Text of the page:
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An employer that unreasonably takes disciplinary action against an employee may clearly be at risk of a claim for unfair dismissal. However, could they also face personal injury claims if the employee’s health suffers as a result? It is a question that has featured in two recent cases that have come before the Court of Appeal.

In the first*, Coventry University had received a complaint that there was a ‘large disconnect’ between what a reference supplied for a former employee stated and their actual qualities and qualifications.

An investigation found that the request for the reference had been sent to Dr Mian at the University; it appeared to have her signature and on her work PC there were further copies of the same reference. Disciplinary proceedings were started. She denied that she had written the reference and claimed that the copy on her PC had been sent to her. A disciplinary panel eventually concluded that she should be cleared but by this stage Dr Mian had become so stressed that she was signed off sick. In fact, she never returned and, instead claimed compensation from the University for causing her to be ill by taking the disciplinary action against her.

The High Court held that her claim should succeed; further investigations should have been made before disciplinary action was instigated. However, the Court of Appeal overturned this decision. It held that in order for her claim to succeed she had to show that the University had been in breach of contract and/or negligent in deciding to instigate the disciplinary proceedings against her. In order to show this it would have to be established that no reasonable employer would have commenced disciplinary proceedings. Whether or not she had been found guilty of the allegations was not relevant to the question. It was clear here that there was evidence on which a reasonable employer could have decided to instigate disciplinary proceedings.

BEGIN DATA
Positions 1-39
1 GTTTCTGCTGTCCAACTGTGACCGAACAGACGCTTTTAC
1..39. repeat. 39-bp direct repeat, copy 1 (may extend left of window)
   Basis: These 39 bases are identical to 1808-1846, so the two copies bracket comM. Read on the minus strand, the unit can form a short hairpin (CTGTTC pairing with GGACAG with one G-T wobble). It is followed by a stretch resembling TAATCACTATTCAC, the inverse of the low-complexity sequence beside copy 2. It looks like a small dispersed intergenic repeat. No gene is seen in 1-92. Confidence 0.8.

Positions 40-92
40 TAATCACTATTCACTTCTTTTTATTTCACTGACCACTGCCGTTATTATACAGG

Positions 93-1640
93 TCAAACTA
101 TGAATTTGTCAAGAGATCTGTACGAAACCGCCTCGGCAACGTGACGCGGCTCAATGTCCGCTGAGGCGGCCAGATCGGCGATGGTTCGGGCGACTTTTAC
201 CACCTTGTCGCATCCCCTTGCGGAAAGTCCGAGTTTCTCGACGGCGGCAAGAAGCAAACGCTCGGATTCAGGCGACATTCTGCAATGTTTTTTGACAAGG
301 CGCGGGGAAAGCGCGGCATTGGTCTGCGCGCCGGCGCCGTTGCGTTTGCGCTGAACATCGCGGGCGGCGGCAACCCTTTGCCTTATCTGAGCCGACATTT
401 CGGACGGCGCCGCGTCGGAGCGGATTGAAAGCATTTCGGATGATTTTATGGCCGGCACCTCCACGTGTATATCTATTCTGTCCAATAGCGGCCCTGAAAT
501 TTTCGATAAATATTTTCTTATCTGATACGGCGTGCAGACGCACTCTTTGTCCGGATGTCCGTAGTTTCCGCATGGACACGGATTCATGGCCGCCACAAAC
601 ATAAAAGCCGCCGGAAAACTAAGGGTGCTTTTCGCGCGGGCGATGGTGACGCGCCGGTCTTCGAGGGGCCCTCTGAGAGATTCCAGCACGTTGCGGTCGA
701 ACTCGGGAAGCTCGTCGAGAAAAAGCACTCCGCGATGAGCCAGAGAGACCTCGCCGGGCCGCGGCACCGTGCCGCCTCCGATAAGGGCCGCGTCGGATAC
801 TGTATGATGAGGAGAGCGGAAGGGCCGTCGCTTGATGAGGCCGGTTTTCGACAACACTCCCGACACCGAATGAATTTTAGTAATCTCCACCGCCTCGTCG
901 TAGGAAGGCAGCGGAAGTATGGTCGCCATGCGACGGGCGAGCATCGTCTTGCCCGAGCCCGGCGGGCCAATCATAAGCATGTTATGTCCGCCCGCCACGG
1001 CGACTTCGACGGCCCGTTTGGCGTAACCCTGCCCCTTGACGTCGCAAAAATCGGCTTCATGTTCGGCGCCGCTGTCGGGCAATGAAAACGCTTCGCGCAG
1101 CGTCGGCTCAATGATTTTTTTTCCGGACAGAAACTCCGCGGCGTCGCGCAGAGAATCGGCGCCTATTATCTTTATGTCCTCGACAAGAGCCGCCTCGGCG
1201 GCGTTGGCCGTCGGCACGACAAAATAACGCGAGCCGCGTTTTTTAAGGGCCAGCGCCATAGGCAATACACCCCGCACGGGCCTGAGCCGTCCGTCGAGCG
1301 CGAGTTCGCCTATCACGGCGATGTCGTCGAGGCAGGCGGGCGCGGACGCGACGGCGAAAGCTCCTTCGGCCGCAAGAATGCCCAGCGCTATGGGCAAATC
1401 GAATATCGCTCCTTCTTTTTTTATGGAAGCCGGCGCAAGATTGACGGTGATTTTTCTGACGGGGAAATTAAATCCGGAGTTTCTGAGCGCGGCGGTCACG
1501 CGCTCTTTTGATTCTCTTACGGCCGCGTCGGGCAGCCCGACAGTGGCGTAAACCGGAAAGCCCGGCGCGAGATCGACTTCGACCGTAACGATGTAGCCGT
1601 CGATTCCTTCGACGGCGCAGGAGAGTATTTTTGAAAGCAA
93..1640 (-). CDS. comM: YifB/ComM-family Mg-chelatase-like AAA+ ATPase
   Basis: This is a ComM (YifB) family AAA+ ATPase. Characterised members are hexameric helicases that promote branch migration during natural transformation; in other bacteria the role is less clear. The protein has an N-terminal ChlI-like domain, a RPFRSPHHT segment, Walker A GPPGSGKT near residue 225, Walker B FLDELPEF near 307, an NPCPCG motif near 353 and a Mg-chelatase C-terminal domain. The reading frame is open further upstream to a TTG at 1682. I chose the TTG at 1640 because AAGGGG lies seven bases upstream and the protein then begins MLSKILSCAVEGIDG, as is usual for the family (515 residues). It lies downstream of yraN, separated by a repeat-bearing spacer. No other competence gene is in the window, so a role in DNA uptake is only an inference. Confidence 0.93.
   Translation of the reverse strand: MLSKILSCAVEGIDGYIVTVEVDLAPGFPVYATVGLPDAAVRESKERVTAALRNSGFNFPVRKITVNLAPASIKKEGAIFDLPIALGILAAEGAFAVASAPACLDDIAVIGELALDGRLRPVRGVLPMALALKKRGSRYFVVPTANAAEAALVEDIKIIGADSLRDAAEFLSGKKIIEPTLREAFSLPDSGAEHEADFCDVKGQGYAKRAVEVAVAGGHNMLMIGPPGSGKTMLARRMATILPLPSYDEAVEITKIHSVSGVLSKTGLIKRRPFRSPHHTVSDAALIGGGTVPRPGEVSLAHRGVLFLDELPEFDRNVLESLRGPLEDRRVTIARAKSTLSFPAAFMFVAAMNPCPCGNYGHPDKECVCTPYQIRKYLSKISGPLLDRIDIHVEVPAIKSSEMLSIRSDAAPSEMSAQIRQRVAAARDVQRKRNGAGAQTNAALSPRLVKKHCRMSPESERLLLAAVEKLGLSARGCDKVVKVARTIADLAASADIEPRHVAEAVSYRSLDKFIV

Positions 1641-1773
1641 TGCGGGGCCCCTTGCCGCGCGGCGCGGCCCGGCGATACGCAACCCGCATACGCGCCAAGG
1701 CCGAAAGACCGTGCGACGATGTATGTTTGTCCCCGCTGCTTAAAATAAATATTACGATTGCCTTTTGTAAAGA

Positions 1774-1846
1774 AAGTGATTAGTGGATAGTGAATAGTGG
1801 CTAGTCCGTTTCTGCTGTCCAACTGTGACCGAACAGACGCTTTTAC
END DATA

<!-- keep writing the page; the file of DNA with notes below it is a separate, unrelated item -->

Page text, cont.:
Similar issues were raised when the former UK High Commissioner in Belize brought a claim** for compensation following his summary suspension or withdrawal from post when suspected of misconduct. Whilst he was eventually cleared, the disciplinary process had made him so ill with depression that he was unable to return to work.

In this case it was found that the employer had been in breach of both the contract and their duty of care. It considered that, at the least, there should have been some discussion with him prior to withdrawing him from the post. The employer was ordered to pay a reported £320,000 damages and £150,000 in legal costs.

However, the employer’s appeal in the Court of Appeal was successful. It found that it would be exceptional for an apparently robust employee, with no history of any psychiatric ill health, to develop a depressive illness as a result of, what was admittedly, a very serious set back at work. The employer had been in breach of contract and the duty of care but it could not have foreseen, in the absence of any sign of special vulnerability, that the employee might develop a psychiatric illness as a result of its decision.

Comment

Obviously these decisions will probably come as a relief to many employers. Facing a disciplinary process might be stressful for any employee and the risk that an employer could be liable for compensation should they be cleared of the allegations would have been a huge concern.

However, it should be remembered that an employer does owe a duty of care to the employee, which it will be at risk of breaching if it acts in an unreasonable manner when conducting disciplinary investigations. In particular, before suspending the employee consideration should be given to the impact this will have on the individual. Whilst illness will not usually be a foreseeable consequence there can be exceptions and it should be noted that, in such circumstances, damages will be awarded. Such a situation was seen in a earlier case*** when a care worker was awarded some £26,000 in damages, partly for the mental illness brought on by her suspension from work pending disciplinary actions.

This post was edited by Chris Davies. For more information, email blogs@gateleyuk.com.

*Coventry University v Mian [2014]

**Yapp v Foreign and Commonwealth Office [2014]

***Gogay v Hertfordshire County Council [2000]


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This blog is intended only as a synopsis of certain recent developments. If any matter referred to in this blog is sought to be relied upon, further advice should be obtained.